Skip navigation

Access Keys:

Small TextMedium TextLarge Text Change Article Size

Museum Curiosities

The Museum walks programme regularly brings to light little snippets of interesting information, details of some historically significant person or event or even one of those things that is neither significant nor important but raises the comment, “oh, that’s interesting.”

Two such items have recently surfaced; during the walk investigating Bexhill in the Great War a visit was made to the Peace Memorial outside St Mary Magdalen Church. Sheltering from a blustery wind up against the building we could see that the back of the memorial appeared to be carved but it was hard to see whether there was lettering on the surface. Paul Wright offered to return when sunlight would cast shadows on the indentations. As a result we now know that there is a Latin inscription and the names of six people of Belgian nationality who died in Bexhill while they were refugees from the fighting in this town. The Local History Group are now following up the discovery by examining newspaper accounts, memories in ‘Bexhill Voices’ and contemporary post cards. You can catch a repeat of this walk on March 29th, or the linked walk to find Cooden Camp on April 18th or 25th.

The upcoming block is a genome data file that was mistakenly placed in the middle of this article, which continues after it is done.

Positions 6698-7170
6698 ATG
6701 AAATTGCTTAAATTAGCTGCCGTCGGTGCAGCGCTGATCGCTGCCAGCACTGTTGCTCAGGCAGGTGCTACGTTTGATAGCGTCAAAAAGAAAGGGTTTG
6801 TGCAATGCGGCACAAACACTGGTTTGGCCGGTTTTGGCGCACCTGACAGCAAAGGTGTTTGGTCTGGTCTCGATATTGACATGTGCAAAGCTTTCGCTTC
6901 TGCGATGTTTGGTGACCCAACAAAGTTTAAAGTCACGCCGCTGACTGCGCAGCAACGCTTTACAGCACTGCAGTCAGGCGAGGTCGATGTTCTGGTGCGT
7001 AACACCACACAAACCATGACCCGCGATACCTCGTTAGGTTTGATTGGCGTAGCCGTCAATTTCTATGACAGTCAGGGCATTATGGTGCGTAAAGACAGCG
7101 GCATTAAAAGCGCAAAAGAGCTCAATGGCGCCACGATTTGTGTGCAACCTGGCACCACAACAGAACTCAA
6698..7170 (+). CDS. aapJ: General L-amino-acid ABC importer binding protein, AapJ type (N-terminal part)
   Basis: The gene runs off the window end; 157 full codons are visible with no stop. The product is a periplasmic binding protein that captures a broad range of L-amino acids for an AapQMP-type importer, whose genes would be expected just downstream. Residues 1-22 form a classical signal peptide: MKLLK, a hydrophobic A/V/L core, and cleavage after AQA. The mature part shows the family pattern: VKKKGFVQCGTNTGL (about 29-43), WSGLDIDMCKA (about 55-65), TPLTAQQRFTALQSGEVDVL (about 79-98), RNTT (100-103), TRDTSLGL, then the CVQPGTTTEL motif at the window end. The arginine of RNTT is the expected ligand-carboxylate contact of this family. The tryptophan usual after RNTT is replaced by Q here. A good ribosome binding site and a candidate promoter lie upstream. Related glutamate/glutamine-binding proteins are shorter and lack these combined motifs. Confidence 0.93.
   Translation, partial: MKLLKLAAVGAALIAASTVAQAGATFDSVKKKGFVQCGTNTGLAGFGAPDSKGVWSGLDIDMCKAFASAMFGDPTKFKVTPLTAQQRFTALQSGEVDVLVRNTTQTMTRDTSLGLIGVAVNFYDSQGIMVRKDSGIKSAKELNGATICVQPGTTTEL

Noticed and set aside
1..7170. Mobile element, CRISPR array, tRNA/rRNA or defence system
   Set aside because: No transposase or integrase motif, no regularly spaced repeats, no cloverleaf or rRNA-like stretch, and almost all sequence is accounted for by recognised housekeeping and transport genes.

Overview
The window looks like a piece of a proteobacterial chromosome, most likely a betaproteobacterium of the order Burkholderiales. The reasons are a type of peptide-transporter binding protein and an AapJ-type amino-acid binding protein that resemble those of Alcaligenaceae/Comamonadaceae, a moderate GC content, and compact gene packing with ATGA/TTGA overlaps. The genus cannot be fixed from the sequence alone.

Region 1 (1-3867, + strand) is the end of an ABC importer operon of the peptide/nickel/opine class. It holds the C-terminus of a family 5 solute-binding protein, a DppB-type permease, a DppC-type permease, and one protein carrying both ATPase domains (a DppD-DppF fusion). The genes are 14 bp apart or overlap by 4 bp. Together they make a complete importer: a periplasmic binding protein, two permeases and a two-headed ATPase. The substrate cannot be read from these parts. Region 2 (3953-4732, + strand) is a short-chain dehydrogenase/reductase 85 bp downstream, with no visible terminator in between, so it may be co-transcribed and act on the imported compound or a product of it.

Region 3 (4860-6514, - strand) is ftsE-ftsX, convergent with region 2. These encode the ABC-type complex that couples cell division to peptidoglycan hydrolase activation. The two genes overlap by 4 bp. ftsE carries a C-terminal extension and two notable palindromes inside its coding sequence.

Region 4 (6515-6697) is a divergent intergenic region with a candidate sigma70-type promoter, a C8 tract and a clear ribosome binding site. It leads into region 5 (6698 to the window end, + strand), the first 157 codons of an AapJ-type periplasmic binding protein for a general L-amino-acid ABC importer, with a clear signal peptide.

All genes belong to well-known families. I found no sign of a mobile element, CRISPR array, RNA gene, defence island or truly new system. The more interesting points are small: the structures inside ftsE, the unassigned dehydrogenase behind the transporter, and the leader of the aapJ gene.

The second, which falls into the latter category, concerns a gravestone in Bexhill Cemetery; the striking thing is not what the inscription says it is the style of the lettering used. The grave is the final resting place of Joseph and Margaret Fairhurst, the parents of our Chief Executive Officer, Peter Fairhurst. Peter’s father was an acknowledged expert in Lettering and Illuminated Writing in the early years of the twentieth century and was instrumental in reviving what was then a dying art-form. He was very interested in Classical Architecture and Adornment and supplemented his income by designing Title Pages for major publishing houses and accepting commissions for Certificates, presentation documents and Testimonials.

A family discussion, following his death in 1976, resulted in a classical but very simple memorial marking Joseph’s grave; he and his wife are remembered in a style of lettering that he would have appreciated. 

Heather Morrey